Water Runoff Project On Detroit Highway Cost Great Lakes Fund $475,000
I have previously reported on projects that are paid for out of the Great Lakes Restoration Initiative (GLRI) fund that have nothing or very little to do with the Great Lakes. Well this one might have something to do with the Great Lakes, but is it really worth spending $475,000 of tax dollars on it?
Once again great work has been performed by the Mackinac Center for Public Policy in discovering and expenditure of $474,916 on what project that I think many would think is a waste of our taxpayer dollars.
As reported by the Michigan Capitol Confidential news site:
The U.S. Environmental Protection Agency’s Great Lakes Restoration Initiative (GLRI) spent $474,916 to prevent rainwater that lands on a Detroit highway from getting into Lake Erie.
The GLRI estimates the project will prevent 51,187 gallons of rainwater runoff each year from reaching Lake Erie. By comparison, an Olympic-sized swimming pool holds 660,253 gallons, 12 times more water than the project will collect. Lake Erie contains 127.6 trillion gallons of water — 127,600,000,000,000 – which comes to 2.49 billion gallons of lake water for every gallon of rainwater prevented from reaching the lake.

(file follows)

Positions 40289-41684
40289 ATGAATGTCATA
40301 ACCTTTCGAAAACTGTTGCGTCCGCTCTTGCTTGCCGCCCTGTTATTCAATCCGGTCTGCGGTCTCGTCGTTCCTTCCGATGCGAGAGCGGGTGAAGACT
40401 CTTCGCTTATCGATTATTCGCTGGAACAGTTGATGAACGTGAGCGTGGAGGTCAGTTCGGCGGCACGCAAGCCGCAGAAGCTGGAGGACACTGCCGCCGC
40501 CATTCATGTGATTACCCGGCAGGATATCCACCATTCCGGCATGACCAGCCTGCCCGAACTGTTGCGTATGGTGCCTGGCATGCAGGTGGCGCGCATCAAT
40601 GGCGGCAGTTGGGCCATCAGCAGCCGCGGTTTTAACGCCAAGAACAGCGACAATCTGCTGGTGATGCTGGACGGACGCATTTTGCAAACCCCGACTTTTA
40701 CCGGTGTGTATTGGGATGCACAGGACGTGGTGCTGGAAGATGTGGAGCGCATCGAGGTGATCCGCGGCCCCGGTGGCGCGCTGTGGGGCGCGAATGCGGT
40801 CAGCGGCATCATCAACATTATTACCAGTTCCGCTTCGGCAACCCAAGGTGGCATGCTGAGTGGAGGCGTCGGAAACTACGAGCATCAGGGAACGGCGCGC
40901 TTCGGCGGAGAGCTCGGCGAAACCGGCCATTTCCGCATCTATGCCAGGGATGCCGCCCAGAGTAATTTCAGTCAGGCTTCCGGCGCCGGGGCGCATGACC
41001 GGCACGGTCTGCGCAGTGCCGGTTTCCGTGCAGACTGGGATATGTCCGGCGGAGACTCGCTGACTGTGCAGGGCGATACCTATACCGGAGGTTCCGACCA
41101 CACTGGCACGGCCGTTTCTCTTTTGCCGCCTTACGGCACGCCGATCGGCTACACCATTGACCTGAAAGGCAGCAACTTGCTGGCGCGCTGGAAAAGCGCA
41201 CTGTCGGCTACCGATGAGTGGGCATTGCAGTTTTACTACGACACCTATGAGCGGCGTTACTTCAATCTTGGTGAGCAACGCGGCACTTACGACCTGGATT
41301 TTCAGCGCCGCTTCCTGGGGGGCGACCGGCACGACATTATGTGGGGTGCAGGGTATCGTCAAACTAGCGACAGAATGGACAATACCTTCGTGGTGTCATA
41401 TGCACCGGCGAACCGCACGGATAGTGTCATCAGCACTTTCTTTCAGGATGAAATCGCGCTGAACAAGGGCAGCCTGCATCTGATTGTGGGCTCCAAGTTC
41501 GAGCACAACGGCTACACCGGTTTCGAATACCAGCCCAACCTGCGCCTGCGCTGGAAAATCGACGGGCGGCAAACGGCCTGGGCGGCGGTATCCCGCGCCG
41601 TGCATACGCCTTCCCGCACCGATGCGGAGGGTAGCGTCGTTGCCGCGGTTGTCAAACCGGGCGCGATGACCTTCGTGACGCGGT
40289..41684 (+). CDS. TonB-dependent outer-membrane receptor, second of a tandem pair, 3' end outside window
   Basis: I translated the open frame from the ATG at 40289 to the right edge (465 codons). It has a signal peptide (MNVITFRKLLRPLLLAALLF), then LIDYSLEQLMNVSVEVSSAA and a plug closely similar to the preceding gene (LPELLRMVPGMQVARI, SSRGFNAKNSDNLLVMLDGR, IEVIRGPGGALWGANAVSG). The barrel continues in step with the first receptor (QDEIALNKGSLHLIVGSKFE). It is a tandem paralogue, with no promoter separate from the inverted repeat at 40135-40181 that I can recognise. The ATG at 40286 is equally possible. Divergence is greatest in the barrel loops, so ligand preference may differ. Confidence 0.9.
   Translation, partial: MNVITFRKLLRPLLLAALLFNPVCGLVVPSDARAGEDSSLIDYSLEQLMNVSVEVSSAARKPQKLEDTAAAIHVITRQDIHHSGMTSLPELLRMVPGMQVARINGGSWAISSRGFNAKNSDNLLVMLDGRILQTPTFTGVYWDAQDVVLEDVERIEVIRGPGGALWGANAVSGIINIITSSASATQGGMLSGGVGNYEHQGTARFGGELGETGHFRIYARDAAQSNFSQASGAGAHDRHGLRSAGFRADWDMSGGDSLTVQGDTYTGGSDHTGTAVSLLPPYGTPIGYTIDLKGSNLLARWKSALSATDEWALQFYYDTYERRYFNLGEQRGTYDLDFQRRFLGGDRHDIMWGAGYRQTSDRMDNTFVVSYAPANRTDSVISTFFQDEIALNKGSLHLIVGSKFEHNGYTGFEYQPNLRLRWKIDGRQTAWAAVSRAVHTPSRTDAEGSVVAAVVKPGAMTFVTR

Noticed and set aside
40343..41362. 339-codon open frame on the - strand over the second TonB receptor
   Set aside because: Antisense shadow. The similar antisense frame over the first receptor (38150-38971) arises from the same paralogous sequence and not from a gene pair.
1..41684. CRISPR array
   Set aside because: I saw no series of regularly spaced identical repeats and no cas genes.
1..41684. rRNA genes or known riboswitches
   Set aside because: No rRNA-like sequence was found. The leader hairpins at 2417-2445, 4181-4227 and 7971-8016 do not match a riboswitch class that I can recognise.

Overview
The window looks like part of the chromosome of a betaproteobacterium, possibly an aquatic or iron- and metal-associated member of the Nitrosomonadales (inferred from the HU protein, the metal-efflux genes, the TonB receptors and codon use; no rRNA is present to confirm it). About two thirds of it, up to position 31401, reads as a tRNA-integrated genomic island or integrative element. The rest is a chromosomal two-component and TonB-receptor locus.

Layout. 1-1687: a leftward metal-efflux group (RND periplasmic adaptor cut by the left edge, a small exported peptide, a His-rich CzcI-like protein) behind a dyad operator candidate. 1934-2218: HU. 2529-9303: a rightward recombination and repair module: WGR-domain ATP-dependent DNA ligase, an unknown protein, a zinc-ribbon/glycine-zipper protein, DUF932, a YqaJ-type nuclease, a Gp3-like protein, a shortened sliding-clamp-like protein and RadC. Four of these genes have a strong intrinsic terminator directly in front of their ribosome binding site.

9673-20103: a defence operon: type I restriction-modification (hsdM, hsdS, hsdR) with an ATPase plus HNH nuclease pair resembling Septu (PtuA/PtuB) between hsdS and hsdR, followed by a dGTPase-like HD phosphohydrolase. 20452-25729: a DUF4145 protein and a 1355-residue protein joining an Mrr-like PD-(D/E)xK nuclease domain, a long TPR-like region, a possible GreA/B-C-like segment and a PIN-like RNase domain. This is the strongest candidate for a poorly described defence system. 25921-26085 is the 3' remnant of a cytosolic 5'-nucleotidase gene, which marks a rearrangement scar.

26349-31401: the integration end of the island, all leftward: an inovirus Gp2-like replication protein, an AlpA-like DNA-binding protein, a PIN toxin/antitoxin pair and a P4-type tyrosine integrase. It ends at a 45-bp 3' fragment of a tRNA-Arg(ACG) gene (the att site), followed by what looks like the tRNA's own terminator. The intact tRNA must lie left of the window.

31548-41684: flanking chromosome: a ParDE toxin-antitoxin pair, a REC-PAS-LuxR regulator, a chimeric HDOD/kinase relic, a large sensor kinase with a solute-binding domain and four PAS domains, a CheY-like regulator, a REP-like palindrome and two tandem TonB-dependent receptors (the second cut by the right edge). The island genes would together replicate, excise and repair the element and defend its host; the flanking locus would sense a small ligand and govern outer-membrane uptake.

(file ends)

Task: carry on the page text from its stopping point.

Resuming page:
Really, we spent a half of million dollars on preventing 1/12th of the water in an Olympic size pool from getting into Lake Erie. You really have to be kidding me!
Remember this the next time a politician or person thinks that we should not cut funding to the GLRI fund, it is starting to sound like a boondoggle to me. I am sure there are some great projects funded by the GLRI but the evidence of not so great projects or even projects that have nothing to do with the Great Lakes is adding up.
Here is another interesting point, the nonprofit group Greening of Detroit was the one which received the $474,916 grant for the roadway rainwater collection. The president of that group is listed as Rebecca Salminen Witt, who receives a salary of $137,396.
Not a bad gig if you could get one.